School Health Clinics Expand to Include Dental and Counseling Services
Fueled by a $4 million federal Health Care Innovation Award, the Miller School has added mental health services and expanded dental services to the primary care programs of the School Health Initiative. The program, in operation for a decade, has served 11,000 Miami-Dade County public school students in nine schools and is positioned to be a national model.
Originally funded by the Dr. John T. Macdonald Foundation, the School Health Initiative established a primary care program staffed by Miller School doctors in four elementaries, two middle schools and three high schools in North Miami, North Miami Beach and Overtown. Joycelyn Lawrence, M.D., assistant professor of family medicine and community health, has led the team of nurses and nurses’ aides who have been providing primary care, lab visits, vaccines and social work services.
“In addition to those services, we wanted to deliver care in a more holistic approach,” Lawrence said. “We wanted a more comprehensive model to further address the needs of our students and their families.” Kim Greene, Executive Director of the Dr. John T. Macdonald Foundation, echoed that goal, saying they “wanted to create something that will be a national model: successful, cost effective and one that can be duplicated around the nation.”
The three-year award, one of only 107 given out nationwide by the Centers for Medicare and Medicaid Services’ new Center for Innovation, provides the funding for this pioneering program to expand its services and partnerships. The Dr. John T. Macdonald Foundation School Health Initiative at UM was the only proposal funded in Florida and the only school-based program in the nation to receive a grant.
Arthur Fournier, M.D., professor of family medicine and community health and associate dean for community health affairs, said it made sense for Medicaid to support the program. He pointed out that the initiative delivers care to children in school, a setting they attend daily, and by establishing the program in a school feeder pattern, allows providers to follow students over the years.
This innovation grant provides funding to expand dental care and add mental health counseling and community health workers to the available services. Oral care services were one of the most glaring needs for students. With funding from the Health Foundation of South Florida, Nova Southeastern University’s College of Dental Medicine has established a dental suite in a converted portable at John F. Kennedy Middle School, where 6th grade students are provided preventive dental care such as dental sealants and fluoride varnish. Having portable equipment, said Robert A. Uchin, D.D.S., Dean and Professor of Nova’s College of Dental Medicine, allows the college to bring dental care to children in underserved communities.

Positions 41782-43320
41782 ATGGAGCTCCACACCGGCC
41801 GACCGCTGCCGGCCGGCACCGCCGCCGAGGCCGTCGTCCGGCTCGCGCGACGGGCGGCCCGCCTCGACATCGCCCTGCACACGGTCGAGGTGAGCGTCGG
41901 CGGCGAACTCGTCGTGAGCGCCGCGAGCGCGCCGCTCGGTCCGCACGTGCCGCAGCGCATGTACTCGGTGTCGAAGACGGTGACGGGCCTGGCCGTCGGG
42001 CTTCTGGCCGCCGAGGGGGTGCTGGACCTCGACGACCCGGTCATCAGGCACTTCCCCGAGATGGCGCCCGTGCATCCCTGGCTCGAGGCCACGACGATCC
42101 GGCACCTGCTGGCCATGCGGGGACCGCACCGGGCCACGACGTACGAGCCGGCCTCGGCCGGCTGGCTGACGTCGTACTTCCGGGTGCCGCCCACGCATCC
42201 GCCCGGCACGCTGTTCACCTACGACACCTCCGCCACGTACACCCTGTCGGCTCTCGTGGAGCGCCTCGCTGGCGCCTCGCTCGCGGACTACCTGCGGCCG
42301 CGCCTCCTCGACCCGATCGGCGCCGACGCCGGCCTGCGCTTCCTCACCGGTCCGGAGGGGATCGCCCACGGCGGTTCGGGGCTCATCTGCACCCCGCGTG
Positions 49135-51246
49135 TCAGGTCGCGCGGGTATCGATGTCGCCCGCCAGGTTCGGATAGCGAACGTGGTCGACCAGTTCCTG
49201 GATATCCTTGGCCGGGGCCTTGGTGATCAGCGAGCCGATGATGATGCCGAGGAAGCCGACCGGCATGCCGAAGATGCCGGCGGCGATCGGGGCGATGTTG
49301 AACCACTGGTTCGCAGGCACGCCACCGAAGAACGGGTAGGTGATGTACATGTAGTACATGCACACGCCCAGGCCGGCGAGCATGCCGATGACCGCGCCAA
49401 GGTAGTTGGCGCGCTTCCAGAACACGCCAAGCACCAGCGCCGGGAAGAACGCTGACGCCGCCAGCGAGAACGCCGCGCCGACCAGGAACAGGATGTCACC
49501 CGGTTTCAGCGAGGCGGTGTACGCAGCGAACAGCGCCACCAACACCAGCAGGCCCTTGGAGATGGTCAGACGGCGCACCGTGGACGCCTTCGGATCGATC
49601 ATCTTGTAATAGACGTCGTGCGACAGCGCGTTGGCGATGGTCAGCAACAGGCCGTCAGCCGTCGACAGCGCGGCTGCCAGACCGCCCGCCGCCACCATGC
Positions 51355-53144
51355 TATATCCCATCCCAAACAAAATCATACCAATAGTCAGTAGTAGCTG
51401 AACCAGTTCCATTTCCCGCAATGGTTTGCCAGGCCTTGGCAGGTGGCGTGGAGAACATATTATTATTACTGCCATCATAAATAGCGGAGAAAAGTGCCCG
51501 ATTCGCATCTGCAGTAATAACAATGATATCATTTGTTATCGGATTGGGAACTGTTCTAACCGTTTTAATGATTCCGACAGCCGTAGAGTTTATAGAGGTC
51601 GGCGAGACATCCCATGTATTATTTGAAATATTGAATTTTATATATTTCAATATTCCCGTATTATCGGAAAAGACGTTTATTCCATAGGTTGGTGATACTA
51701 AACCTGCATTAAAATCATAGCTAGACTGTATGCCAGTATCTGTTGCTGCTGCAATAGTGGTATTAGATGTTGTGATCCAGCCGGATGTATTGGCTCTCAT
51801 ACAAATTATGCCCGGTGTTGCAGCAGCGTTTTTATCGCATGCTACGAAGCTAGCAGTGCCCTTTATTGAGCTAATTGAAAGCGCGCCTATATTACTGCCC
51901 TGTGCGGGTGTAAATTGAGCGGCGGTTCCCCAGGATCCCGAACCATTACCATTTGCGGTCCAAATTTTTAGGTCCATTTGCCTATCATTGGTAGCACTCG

The University of Florida College of Dentistry, which operates a dental clinic in Hialeah, will be delivering preventive and restorative dental care for students at all nine schools in the program. Rodrigo Souza, D.D.S., Assistant Program Director at the Hialeah Dental Center from the University of Florida College of Dentistry, pointed out the strong need for dental care since children with poor oral health are more likely to do poorly in school.
With the goal of offering more robust mental health services, the Miller School has partnered with Larkin Community Hospital, a teaching hospital with the largest osteopathic residency program in the U.S. encompassing more than 30 specialties, as well as a psychiatric residency program and nursing school accredited by the Accreditation Council for Graduate Medical Education. Larkin’s psychiatry residents and fellows in adolescent psychiatry are rotating through the different school sites. Counselors will not only be on site, but will use the telehealth system already in place to see students.
By providing much-needed counseling to students, demonstrating the viability of telemedicine as a delivery system and training doctors to establish this model elsewhere, Robert Fernandez, D.O., Vice President of Education Affairs at Larkin, said the program “is a perfect trifecta.”
The award also funds the hiring of community health workers, lay people who can bridge the often cavernous cultural gap between healthcare providers and patients. Being familiar with the diverse student population, community health workers are able to provide culturally appropriate care, home visits and guidance with navigating complex systems such as Medicaid enrollment.
The School Health Initiative is a potential model program for the nation, primarily due to its adaptability, portability, and financial feasibility in reaching the underserved. As a cost-effective method of delivering primary care, Fournier believes it can demonstrate how Medicaid and HMOs can better pay for the healthcare of school-aged children.
Greene is hopeful that other groups around the nation will replicate the program. She thanked the leadership of the Macdonald Foundation’s Board for supporting this “extremely important partnership that has grown in scope and vision.”
“None of these things would be possible without the community partnerships we have,” said Lawrence, who also acknowledged the school principals.
“Success has a thousand mothers and fathers,” said Fournier. “Failure is an orphan.”